A court in military-run Myanmar has sentenced Aung San Suu Kyi to seven years in prison for corruption, putting an end to a number of covert and highly-politicized procedures against the deposed former leader.
Friday’s verdict is the final punishment meted out to the 77-year-old, a democratically elected figurehead. She led Myanmar for five years before being forced from power in a violent coup in early 2021.
According to a reliable source, the ruling on Friday, Dec. 30, found Suu Kyi guilty of corruption in connection with the acquisition, maintenance, and renting of a helicopter. She allegedly used the helicopter during state activities and natural catastrophes, including rescues and crises.
She now faces a total sentence of 33 years in prison. This includes three years of hard labor, and she could spend the rest of her life in prison.
According to sources, Suu Kyi has previously been found guilty of several crimes, including electoral fraud and accepting bribes.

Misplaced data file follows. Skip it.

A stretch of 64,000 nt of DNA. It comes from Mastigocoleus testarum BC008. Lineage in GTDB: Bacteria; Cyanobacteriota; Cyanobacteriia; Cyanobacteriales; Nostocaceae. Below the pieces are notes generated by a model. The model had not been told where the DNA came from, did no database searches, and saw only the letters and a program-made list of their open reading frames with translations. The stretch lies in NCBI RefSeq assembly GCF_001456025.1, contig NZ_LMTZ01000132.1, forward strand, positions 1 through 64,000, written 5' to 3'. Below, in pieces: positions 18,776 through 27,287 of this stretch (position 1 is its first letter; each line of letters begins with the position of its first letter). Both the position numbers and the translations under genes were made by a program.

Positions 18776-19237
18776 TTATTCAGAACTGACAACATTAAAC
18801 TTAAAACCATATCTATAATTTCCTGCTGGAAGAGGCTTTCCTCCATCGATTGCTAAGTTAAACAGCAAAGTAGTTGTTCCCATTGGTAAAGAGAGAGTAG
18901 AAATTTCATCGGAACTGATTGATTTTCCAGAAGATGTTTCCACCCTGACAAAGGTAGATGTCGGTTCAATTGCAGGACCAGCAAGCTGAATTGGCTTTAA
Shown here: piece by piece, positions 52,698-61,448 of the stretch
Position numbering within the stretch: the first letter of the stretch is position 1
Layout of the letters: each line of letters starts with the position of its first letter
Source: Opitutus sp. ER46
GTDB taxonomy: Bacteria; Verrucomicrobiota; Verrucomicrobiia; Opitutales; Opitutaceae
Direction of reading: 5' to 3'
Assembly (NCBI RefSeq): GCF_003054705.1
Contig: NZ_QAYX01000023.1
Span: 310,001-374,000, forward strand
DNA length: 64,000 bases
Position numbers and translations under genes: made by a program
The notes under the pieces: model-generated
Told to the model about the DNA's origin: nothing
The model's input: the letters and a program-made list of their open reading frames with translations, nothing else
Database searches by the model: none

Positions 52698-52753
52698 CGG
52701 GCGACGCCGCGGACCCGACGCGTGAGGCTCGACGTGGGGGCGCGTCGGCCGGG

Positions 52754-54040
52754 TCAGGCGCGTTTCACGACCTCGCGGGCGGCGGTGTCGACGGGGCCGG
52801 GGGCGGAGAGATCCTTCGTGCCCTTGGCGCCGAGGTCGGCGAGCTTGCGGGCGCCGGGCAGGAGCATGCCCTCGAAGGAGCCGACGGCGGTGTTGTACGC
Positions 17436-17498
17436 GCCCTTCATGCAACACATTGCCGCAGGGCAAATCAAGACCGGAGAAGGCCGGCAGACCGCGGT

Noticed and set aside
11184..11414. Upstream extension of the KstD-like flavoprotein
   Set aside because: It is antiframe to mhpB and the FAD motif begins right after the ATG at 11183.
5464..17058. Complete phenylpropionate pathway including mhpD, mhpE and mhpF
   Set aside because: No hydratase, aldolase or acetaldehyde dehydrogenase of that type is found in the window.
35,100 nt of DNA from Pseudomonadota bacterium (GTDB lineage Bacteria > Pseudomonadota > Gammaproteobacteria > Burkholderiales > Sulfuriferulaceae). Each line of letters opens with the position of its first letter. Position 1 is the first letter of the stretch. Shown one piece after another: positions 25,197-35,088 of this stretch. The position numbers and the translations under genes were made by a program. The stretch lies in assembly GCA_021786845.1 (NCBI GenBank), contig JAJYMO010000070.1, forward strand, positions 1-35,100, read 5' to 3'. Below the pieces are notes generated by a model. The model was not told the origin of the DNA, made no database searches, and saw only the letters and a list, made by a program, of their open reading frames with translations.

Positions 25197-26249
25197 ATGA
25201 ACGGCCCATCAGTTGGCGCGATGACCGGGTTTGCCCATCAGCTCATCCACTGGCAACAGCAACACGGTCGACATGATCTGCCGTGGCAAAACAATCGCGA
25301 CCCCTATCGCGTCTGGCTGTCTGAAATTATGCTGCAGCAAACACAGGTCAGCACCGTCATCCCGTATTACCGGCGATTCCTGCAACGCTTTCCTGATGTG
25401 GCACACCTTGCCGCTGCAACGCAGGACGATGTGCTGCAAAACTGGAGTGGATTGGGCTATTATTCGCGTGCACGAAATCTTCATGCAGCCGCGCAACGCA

She has firmly denied all of the accusations against her, and according to her attorneys, they are all politically driven.
She is being held in solitary confinement at a prison in the capital Naypyidaw and her trials have taken place behind closed doors, with limited information reported by state media and a gag order imposed on her lawyers.
Myanmar has been torn by violence and economic paralysis since the coup to prevent Suu Kyi forming a new government. Meanwhile, rights groups have repeatedly expressed concerns about the punishment of pro-democracy activists in the country since the military intervention.